Our day dawned pretty early. 8:15 a.m. 🙂 Plans were to leave at 9:30. Dale hustled and I buttoned up the RV for travel and we were on the road at 9:15 a.m. After months of planning and travelling, we were finally getting on The Trace. Please understand the excitement we felt. This was something we have been looking forward to since we were told about this incredible 444 mile journey. This “history lover” was doing flips inside!
Like I said, the Trace is 444 miles long beginning in Natchez, MS and ending in Nashville, TN. We bought a great book, Guide to the Natchez Trace by F. Lynne Bachleda. She gives history about the Trace and information about mile by mile. A great book for history.
Our first stop on Wednesday was at the Old Trace. We had to walk across the street and we could see the old trail used by Indians, Boatmen, travelers, Pony Express and so forth.
Our next stop was the Emerald Mound. This is a mound of dirt that the Indians created for ceremonial and worship reasons. Emerald Mound measures 770 by 435 feet at the base and is 35 feet high. The mound was built by depositing earth along the sides of a natural hill, thus reshaping it and creating an enormous artificial plateau. Two smaller mounds sit atop the expansive summit platform of the primary mound. The larger of the two, at the west end, measures 190 by 160 feet and is 30 feet high.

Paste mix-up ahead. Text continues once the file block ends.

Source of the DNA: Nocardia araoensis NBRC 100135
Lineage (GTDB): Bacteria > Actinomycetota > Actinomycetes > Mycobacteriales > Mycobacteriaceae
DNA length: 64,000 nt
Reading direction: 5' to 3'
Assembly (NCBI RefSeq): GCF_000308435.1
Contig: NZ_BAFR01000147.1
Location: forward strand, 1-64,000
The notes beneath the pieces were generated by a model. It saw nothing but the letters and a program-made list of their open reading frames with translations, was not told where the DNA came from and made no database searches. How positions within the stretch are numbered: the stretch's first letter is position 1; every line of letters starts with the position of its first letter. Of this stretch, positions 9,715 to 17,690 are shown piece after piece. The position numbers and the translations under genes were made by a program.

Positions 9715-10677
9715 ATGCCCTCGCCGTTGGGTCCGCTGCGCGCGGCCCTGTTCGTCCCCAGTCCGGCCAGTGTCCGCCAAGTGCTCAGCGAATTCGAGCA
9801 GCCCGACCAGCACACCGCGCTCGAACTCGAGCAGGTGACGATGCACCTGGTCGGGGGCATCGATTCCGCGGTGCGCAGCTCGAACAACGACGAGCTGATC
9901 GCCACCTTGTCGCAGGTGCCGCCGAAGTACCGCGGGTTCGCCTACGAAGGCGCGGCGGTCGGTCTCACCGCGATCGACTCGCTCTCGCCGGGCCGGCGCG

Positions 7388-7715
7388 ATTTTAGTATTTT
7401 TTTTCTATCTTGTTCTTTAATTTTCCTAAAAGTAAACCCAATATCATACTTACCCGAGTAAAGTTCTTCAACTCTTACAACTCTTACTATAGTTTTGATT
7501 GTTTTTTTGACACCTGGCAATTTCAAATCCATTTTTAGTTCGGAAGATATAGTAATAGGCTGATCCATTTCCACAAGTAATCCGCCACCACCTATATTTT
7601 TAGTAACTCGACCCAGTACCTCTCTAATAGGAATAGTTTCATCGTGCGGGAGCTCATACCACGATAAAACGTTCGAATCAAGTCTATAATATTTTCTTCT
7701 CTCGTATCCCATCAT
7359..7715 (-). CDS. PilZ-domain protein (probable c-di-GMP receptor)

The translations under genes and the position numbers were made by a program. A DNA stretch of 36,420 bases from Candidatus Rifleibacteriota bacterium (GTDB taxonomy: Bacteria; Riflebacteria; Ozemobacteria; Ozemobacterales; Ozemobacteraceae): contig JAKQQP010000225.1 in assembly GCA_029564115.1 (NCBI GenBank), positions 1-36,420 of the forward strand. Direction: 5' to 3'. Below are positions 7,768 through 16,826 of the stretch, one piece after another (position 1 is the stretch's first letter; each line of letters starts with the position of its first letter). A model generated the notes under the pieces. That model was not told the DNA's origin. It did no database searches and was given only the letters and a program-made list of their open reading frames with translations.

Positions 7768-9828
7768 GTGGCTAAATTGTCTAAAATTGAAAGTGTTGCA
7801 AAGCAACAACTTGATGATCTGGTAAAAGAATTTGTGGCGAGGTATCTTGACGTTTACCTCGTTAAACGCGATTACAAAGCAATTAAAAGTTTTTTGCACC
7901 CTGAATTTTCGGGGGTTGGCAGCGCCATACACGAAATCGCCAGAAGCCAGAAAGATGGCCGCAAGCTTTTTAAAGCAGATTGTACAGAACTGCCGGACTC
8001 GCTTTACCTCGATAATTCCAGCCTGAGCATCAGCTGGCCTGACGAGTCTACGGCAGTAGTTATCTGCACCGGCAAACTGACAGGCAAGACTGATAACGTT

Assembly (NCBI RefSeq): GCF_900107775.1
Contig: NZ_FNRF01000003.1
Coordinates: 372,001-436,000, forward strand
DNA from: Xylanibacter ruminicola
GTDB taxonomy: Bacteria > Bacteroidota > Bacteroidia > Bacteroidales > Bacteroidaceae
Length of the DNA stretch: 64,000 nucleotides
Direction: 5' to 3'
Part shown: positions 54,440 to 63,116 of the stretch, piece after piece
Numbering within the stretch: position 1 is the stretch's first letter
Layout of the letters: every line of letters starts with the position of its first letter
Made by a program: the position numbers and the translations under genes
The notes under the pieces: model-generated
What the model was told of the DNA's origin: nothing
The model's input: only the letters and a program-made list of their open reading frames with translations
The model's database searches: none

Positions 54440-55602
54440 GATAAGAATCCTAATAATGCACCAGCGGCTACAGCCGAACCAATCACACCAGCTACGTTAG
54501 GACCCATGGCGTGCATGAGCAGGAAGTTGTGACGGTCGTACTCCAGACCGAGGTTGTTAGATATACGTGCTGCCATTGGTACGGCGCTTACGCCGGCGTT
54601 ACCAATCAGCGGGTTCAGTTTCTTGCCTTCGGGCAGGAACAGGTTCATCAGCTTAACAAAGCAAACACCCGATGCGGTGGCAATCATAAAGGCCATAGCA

Along the Trace were hostels where guests could get a meal and a sleep. People had to travel in groups for safety because of very cruel highway robbers. Hostels were safe areas. There is only one hostel left,
The furnishing in the hostel are mostly authentic. The Forest Service does a nice job at this site.
We stopped for a picnic at the Sunken Trace. The day was about 88 and the humidity was high. We melted. We enjoyed our lunch under the trees and then walked to the old Trace trail.
Our day ended at a Civil War site, Grand Gulf. A Naval war was fought here. The State of Mississippi has a wonderful RV park, museum and artifacts from the war.